The art of weaving can be traced back to biblical times, and while it has evolved through the years, the basic premise of creating fabric from two pieces of thread remains the same. In a room at the Yadkin Valley Senior Center, Mary Freas continues to practice and teach others how to weave.
“I’ve been weaving about 25 or 30 years. I got the itch to do it thinking I wanted to do tapestries,” Freas said, noting that she still hasn’t created a tapestry. “Once I learned to weave I fell in love with pattern and overshot, which are colonial-looking patterns.”
Freas says she married into the family she should have been born into, because her husband’s great-aunt, Lucy Morgan, was the founder of the Penland School of Crafts, an internationally known craft school in Spruce Pine.
“Her brother was an Episcopal priest in western North Carolina, and the women there had no way of earning money. Weaving was a lost art, and her idea in founding it was if the women would learn, then she would do the marketing and selling of the items,” Freas explained.
While Freas was not able to learn from Morgan, she mentioned to her husband’s aunt, a niece of Morgan, that she was interested in learning to weave, so Morgan’s personal loom made in 1933 is now in Freas’ possession and is used in the weaving room at the senior center as one of several looms used by her students.
“I acquired the loom and I really had enjoyed using it over the years, but it is a little loom and not heavy enough to do rugs or large shawls. So over the years, I’ve acquired other looms,” she said.
One of those looms is well over 100 years old and was acquired when the Yadkin Valley Craft Guild disbanded and closed its Main Street location. She was told the loom was originally the loom of Elkin’s Ralph Beshears family. Others are newer, with some being small portable models.
But the looms were mostly sitting at her home not being used, so she decided it would be good to have a place for people to use them and to learn to weave. “I tell people to buy the biggest loom they can afford to buy and have room to put it, because it doesn’t work if it is put up.”
As she began thinking about teaching weaving, the big question came of where to do it. “I met Judy Wolfe and she spoke with Jennifer Hemric, who was the director of the senior center at the time, and they came up with a space,” Freas said.
Several of the looms have students’ projects on them, from a rag rug to a table runner. She said another student will be working on a tapestry.
She said the pattern of one’s weave depends on the treadles they step on when they send the shuttle of thread through the warp, which are the long pieces of thread attached to the loom.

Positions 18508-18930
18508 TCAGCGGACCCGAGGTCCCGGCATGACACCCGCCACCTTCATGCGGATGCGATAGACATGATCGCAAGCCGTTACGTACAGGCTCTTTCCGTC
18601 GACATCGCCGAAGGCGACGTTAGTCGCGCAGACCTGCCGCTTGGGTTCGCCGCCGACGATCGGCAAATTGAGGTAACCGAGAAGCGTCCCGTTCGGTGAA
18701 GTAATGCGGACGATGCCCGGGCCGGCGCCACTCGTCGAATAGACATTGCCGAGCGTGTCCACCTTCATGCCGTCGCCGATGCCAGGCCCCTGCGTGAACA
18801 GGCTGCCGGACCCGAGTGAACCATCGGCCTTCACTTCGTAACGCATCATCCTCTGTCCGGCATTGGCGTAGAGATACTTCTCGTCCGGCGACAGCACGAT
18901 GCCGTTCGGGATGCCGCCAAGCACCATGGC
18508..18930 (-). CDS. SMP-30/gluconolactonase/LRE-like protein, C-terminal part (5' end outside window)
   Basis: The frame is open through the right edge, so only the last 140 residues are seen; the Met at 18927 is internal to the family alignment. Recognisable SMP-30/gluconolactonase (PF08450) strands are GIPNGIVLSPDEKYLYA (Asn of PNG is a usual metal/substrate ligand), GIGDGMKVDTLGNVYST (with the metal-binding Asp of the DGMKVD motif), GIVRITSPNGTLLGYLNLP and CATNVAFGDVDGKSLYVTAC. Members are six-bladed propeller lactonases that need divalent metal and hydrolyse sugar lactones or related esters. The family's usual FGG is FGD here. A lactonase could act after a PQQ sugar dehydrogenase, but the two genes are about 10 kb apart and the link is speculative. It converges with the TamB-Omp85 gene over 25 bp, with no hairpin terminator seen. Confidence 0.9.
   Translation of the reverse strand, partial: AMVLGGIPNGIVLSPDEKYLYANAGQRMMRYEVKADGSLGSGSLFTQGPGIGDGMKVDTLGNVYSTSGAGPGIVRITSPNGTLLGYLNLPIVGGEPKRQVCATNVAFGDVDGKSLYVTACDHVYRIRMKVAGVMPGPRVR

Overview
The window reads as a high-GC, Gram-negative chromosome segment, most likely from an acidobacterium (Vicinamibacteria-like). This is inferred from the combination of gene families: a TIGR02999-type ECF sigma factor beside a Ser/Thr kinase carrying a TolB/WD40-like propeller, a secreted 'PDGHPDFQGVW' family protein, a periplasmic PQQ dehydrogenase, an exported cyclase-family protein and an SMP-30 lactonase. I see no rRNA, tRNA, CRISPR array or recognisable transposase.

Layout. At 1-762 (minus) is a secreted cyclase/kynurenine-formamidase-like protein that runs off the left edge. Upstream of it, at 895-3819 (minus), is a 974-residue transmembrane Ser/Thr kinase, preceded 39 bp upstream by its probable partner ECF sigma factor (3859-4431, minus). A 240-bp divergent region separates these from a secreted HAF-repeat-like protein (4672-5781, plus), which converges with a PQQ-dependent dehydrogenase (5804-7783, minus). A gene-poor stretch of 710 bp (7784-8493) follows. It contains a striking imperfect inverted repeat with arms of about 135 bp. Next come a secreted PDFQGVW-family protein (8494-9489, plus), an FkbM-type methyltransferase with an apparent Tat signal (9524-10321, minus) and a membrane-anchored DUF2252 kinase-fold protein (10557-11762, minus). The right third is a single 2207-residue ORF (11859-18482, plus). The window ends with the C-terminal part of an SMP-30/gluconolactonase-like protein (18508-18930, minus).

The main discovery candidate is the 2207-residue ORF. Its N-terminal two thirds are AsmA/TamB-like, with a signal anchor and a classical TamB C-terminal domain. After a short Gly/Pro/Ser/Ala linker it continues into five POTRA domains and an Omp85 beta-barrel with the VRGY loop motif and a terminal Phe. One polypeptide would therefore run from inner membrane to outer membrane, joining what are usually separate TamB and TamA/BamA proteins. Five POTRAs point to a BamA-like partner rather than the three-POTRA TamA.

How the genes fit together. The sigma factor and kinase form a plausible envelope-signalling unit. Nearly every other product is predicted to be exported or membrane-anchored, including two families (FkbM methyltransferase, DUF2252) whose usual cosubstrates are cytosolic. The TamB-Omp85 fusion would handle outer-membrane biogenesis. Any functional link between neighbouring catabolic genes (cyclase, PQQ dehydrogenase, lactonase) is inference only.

“My reason for teaching was number one if they want to learn, here is affordable and the loom is here so they can try it before they go out and buy one,” Freas said.
Another reason was the educational part, she said. “You won’t believe the number of people who come up and say ‘what do you do with it?’” about the finished woven product. “What you have is a piece of cloth, so it can be tied off as a scarf or table runner or rug, or you can cut it and make clothes or something else out of it.”
Freas said she believes people don’t understand the process and what can be done with it, because so much of the commercial weaving is done abroad now. “It is very much the same process,” she said of commercial weaving compared to hand weaving. “It’s just been mechanized because somebody was bright enough to figure it out.”
There are times Freas also demonstrates weaving for others. Her family’s loom collapses so she can take it to events like Old Fashioned Day at Stone Mountain State Park to demonstrate for visitors.
On May 7, during the Jonesville Jubilee at the adjacent Lila Swaim Memorial Park, Freas will have the weaving room of the Yadkin Valley Senior Center open for visitors to stop in and see how weaving works and learn about the process and her classes. They will even be able to try their hand at weaving.
“You don’t have to be senior citizen to use the equipment and space,” she said of the weaving room.
There is a cost for instruction and use of the facilities, with discounts available to students through high school and seniors. “I’m just trying to cover my costs for the equipment I need to buy and extra thread,” she said.
Many clothing items are now knitted instead of woven, Freas said, explaining weaving involves the interlacing of two threads, long and cross threads, while knitting is one thread which is looped.
Freas said weaving moves along quickly, but the set up prior to weaving is what takes a while. She added there are a large number of pattern books for weaving.
For more information about weaving or Freas’ instruction, she can be reached at 336-957-2753 or email [email protected]
Wendy Byerly Wood may be reached at 336-258-4035 or on Twitter @wendywoodeditor.